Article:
Ensuring proper clothing can help prevent injuries and increase the visibility of other forklift operators at the workplace.
- Know the Forklift Type
There are several classes of forklifts, and each type has its weight limit, structure, turning radius, and other specifications that can affect how the forklift operates. For example, loading a forklift beyond its weight limits can increase the risk of an accident.
Forklift operators need to know the type of forklift they are driving and follow the recommended OSHA’s best safety practices.
- Conduct Routine Inspections
Forklift operators must conduct inspections of their forklifts before use. Daily checks can help identify any problems or defects with the forklift preventing any major accident from occurring. Management should pull out damaged forklifts from service until fully repaired.
OSHA recommends the following forklift safety checks to help determine any problems with the equipment:
- Test the forklift’s operating controls, such as brakes, steering wheel, and others.
- Check the forklift’s upright (also known as mast), the part of the forklift that lifts, lowers, and positions the load, for any damage. Inspect mast and overhead guard.
- There are several types of fluids used in a forklift, including hydraulic, brake, engine, fuel, and coolant. Check the fluid levels.
- Check for any fluid leaks.
- Check the vehicle’s tires.
- Make sure to check the condition of the forks. If you see any cracks or distortions, report them to management and avoid using that forklift.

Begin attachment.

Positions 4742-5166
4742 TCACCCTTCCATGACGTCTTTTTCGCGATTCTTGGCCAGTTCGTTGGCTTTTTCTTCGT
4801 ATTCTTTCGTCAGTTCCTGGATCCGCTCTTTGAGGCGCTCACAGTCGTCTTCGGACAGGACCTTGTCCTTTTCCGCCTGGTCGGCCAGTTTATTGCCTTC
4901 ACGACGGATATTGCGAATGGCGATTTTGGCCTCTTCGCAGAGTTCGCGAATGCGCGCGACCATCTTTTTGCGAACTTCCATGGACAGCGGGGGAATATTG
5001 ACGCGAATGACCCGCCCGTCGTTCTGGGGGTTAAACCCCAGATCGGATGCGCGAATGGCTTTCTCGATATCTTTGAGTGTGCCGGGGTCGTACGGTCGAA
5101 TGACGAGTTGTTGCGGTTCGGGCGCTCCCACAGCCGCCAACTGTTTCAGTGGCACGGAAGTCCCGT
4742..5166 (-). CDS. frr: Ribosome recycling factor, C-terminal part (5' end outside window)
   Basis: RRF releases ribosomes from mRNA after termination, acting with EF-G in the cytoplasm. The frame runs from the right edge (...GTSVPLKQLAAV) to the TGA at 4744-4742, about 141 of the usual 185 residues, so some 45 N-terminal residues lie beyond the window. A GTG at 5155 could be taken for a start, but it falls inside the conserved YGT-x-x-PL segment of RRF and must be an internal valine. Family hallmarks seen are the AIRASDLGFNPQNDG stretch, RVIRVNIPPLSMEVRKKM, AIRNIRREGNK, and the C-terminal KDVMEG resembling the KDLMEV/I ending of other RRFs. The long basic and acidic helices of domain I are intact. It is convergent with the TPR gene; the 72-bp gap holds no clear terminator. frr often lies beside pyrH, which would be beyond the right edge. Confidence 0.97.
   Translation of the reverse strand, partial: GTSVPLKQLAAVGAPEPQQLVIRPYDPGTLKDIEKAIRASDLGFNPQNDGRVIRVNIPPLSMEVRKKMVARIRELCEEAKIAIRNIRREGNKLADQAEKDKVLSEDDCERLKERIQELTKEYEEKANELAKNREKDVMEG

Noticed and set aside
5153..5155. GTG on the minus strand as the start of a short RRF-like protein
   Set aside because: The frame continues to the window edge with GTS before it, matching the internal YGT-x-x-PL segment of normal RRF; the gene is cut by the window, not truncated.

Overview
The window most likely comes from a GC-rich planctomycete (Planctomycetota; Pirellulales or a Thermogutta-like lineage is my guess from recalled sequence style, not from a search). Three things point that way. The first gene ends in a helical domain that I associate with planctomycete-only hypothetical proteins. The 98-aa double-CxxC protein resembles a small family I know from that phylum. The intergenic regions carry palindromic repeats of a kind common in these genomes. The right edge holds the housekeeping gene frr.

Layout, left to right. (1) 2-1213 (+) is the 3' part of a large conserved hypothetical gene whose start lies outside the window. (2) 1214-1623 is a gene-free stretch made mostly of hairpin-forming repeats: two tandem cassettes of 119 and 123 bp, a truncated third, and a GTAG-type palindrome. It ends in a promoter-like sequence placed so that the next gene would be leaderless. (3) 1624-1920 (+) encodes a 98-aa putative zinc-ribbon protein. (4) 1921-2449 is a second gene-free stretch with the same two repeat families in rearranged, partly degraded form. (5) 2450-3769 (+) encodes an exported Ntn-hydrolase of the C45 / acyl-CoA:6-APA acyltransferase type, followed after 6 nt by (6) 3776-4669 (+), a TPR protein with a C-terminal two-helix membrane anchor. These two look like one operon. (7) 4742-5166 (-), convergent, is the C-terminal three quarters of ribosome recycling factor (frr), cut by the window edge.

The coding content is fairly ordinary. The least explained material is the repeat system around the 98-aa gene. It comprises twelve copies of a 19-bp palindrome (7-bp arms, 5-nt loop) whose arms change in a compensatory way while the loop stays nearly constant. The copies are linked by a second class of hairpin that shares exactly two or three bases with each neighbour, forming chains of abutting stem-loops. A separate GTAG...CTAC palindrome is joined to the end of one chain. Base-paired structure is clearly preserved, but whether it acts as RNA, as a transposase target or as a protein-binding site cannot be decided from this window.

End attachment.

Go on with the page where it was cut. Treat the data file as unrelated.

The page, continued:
- Check for any potential hazards.
Forklift operators must follow OSHA’s best safety practices and ensure that they follow the rules and regulations of the workplace to protect themselves and others.
- Ensure Visibility
When operating a forklift, operators must maintain visibility at all times, including keeping the fork low to the ground. When the operator loads the forklift, it may limit their visibility. In such cases, operating a forklift in reverse is the best way to ensure visibility and prevent accidents from happening.
According to OSHA, the following are some of the best practices to ensure greater visibility when operating a forklift:
- Make eye contact with people in the workplace.
- Keep your eyes on the direction you’re traveling in.
- Use rear-view mirrors when necessary to ensure visibility.
- In places where there is a need for additional lighting, have your forklift lights on at all times.
- Follow a Floor Marking System
Large signs on the floor can help operators identify physical hazards and increase worker safety at the workplace. It is the responsibility of the employer to ensure that the forklift operators follow a floor marking system when operating a forklift.